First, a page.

Suggested Citation

  • Paolo D. Farah & Riccardo Tremolada, 2013. "A Comparison Between Shale Gas in China and Unconventional Fuel Development in the United States: Health, Water and Environmental Risks," Working Papers 2013.95, Fondazione Eni Enrico Mattei.
  • Handle: RePEc:fem:femwpa:2013.95
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    Cited by:

    1. Krupnick, Alan & Wang, Zhongmin & Wang, Yushuang, 2014. "Environmental risks of shale gas development in China," Energy Policy, Elsevier, vol. 75(C), pages 117-125.

    More about this item

    Keywords

    Shale Gas; Unconventional Fuel; China; U.S.A.; Health; Water; Environmental Risks;

    JEL classification:

    • A12 - General Economics and Teaching - - General Economics - - - Relation of Economics to Other Disciplines
    • A13 - General Economics and Teaching - - General Economics - - - Relation of Economics to Social Values
    • D40 - Microeconomics - - Market Structure, Pricing, and Design - - - General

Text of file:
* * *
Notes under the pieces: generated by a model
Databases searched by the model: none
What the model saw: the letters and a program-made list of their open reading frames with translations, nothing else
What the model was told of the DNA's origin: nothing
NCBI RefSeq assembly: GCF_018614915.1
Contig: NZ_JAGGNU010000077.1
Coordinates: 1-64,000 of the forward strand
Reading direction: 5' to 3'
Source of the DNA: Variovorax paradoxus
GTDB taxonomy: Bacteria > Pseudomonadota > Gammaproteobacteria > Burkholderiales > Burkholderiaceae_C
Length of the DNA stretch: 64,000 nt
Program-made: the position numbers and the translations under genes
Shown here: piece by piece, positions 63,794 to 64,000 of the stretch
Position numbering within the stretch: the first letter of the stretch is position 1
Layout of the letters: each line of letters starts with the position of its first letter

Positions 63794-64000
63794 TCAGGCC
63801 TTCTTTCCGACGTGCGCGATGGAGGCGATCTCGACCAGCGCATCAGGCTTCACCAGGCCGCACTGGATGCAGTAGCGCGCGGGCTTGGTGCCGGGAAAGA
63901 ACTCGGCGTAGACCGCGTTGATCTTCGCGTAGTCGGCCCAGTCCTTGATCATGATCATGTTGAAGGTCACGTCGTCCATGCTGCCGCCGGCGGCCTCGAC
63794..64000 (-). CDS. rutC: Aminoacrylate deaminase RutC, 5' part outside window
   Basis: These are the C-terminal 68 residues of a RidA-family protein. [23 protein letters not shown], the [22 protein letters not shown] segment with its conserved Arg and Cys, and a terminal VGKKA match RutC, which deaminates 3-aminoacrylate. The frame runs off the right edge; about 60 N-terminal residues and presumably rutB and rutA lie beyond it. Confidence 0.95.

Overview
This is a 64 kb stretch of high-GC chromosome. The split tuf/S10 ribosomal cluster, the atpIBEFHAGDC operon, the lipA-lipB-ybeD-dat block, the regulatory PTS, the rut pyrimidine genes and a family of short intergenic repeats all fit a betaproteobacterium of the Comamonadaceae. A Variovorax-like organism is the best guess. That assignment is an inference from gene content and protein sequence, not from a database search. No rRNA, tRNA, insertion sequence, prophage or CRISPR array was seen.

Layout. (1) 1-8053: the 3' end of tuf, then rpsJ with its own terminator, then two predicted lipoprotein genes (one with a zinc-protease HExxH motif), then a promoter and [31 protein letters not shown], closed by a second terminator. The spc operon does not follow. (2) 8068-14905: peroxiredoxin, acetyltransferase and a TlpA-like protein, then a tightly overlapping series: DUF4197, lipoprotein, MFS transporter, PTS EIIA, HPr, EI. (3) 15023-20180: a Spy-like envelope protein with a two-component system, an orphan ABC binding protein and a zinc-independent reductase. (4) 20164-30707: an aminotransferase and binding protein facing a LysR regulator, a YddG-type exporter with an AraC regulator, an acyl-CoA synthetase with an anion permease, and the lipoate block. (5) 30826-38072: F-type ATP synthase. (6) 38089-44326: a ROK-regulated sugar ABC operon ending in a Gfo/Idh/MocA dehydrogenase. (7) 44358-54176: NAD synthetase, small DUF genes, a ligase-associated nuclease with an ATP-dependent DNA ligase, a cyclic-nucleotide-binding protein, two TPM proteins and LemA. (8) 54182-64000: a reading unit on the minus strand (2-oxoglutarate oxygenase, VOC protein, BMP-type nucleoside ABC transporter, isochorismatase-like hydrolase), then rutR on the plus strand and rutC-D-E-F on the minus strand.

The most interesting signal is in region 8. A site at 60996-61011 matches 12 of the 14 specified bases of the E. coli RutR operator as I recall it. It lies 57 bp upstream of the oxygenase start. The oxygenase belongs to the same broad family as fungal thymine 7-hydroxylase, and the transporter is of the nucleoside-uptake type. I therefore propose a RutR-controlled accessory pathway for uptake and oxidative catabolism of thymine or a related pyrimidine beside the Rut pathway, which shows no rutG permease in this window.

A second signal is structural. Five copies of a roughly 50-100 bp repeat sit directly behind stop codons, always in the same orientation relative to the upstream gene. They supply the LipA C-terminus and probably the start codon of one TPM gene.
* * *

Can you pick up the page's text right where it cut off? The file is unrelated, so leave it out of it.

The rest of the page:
• D62 - Microeconomics - - Welfare Economics - - - Externalities
    • D81 - Microeconomics - - Information, Knowledge, and Uncertainty - - - Criteria for Decision-Making under Risk and Uncertainty
    • F10 - International Economics - - Trade - - - General
    • F13 - International Economics - - Trade - - - Trade Policy; International Trade Organizations
    • F18 - International Economics - - Trade - - - Trade and Environment
    • H23 - Public Economics - - Taxation, Subsidies, and Revenue - - - Externalities; Redistributive Effects; Environmental Taxes and Subsidies
    • K32 - Law and Economics - - Other Substantive Areas of Law - - - Energy, Environmental, Health, and Safety Law
    • K33 - Law and Economics - - Other Substantive Areas of Law - - - International Law
    • Q4 - Agricultural and Natural Resource Economics; Environmental and Ecological Economics - - Energy
    • Q40 - Agricultural and Natural Resource Economics; Environmental and Ecological Economics - - Energy - - - General